Just had a meeting with my supervisory team; one that I called. By the end of September, I will need to have completed what we call locally, the RF2, or ‘Confirmation of PhD.’ It’s a checkpoint through which you can pass if you’ve made sufficient progress and what you’re proposing to undertake is worthy of study in pursuit of a doctorate. There are two parts: the first is a 6000 word report and the second a presentation to a panel. I guess the combined process serves (at least) two functions; whilst providing that obligatory passage point, it also provides an opportunity to experience, on a smaller scale, what the end of the doctoral process is like – the production of a summative report together with an oral examination. It all makes sense and hangs together.
In preparation for the meeting I produced and circulated a set of notes – points I wanted to cover. Some were simply procedural, but the main thrust was to get some feedback on the pilot phase of my study. Although not quite complete, I have enough data and have undertaken sufficient analysis to begin to make some tentative observations. I wanted the meeting to provide some sense of reassurance that my interpretations held water and to help bring some clarity to some the rather fuzzy and less coherent preliminary thoughts I’ve had. It was not to be … as has been the case in most of the meetings I’ve had so far. As I recounted my thoughts, my sensei’s pushed the points I was making that little bit further. ‘If you’re saying xxx, then you’ll need to consider yyy.’ ‘If it’s the case that xxx, then might it be that yyy.’ In many ways, rather than sharpening the focus, issues became more blurred as possibilities expanded. I found the experience most unsettling.
As I began the process of mulling things over, I realised that my expectations of supervisory meetings might have been opposite to what they’re actually intended to do. They’re not there to bring forth order from chaos; that’s my job as a doctoral researcher. Instead, they’re about being unsettled; having your cage rattled. You arrive at a meeting with a set of thoughts, some fully formed and others mere fledglings. What supervisors then do is test the strength, flexibility and elasticity of those ideas – do they stand up to scrutiny and do they fully represent the phenomenon or situation you’ve been studying? Supervisors are there to pose the questions you, as a student, are too inexperienced to have thought of, or too insecure to have articulated. It should be an unsettling process; if it isn’t, your work may not be moving forward or achieving the standard it needs to.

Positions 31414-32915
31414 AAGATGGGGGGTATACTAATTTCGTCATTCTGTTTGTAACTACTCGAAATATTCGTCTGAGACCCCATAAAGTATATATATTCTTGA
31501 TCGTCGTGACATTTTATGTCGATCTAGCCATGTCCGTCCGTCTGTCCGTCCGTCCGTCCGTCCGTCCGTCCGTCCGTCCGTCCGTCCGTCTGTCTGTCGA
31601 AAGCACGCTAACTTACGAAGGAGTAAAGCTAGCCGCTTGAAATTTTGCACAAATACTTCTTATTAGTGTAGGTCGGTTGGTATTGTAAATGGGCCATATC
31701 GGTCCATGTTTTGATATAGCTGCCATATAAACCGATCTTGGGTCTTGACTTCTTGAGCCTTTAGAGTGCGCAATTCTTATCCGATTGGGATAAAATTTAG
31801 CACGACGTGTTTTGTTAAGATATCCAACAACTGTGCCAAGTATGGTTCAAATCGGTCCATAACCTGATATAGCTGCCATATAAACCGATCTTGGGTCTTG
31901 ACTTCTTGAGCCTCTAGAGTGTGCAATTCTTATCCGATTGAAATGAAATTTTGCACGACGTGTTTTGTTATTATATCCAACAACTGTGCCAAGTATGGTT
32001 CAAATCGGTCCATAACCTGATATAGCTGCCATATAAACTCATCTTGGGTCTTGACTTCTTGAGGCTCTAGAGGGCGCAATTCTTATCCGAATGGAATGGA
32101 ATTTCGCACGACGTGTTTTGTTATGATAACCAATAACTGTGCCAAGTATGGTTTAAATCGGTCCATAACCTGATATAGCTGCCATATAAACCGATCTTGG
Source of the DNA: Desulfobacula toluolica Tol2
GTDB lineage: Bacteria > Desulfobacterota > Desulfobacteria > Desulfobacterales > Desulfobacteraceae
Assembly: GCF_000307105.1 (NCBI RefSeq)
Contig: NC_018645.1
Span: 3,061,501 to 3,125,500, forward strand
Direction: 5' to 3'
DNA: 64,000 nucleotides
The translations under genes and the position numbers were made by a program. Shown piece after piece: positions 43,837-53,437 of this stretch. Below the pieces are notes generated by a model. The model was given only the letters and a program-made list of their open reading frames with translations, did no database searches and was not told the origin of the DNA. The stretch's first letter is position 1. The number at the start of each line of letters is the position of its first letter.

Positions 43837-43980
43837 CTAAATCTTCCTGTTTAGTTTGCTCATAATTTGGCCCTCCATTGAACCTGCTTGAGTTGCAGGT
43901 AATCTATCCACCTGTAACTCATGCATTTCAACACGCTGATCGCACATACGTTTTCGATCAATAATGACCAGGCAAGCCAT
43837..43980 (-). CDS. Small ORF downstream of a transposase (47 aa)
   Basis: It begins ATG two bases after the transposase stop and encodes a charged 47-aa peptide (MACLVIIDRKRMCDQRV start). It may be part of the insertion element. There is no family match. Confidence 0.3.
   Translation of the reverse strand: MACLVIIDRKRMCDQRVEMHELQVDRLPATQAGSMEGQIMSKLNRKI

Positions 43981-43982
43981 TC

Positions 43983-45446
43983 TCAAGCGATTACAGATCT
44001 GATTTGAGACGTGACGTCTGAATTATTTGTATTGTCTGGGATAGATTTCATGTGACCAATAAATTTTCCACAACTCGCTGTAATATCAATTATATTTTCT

Based on the data and initial interpretations I offered, there were a number of considerations I need to take away and questions I need to address.
- Professional development, professional learning, CPD – what significance does the terminology have and how big a deal do I want to make it? Do I define what term I’m going to be using throughout my study and therefore set out my stall from the beginning, or is
- In trying to ‘tame’ the research ‘site,’ I need to take care that I don’t massage out the very essence of Twitter. It’s a messy, intense, unruly, unbounded, chaotic space; some of that might be what helps to generate the benefits and outcomes that people have begun to describe.
- There some tentative indications that ‘identity’ might be a topic which needs addressing, though I got the impression that that carries with it a whole other set of baggage.
During the course of my summary, I offered up a variety of possible avenues, each of which might make a fruitful area of exploration, but I now need to decide which thread, running through the whole study, that I want to gradually pull and tease out. I also need to begin to set myself some limits, especially if I intend to continue with multiple methods. If I’m unable to reassure those assessing my capability to continue, that I can conduct and complete my study within the time scale, then I may not be allowed to move forward.
So yes, I’ve definitely been unsettled, but that was needed to encourage me to confront and make sense of the raft of possibilities, and to bring some coherence to my unfolding research.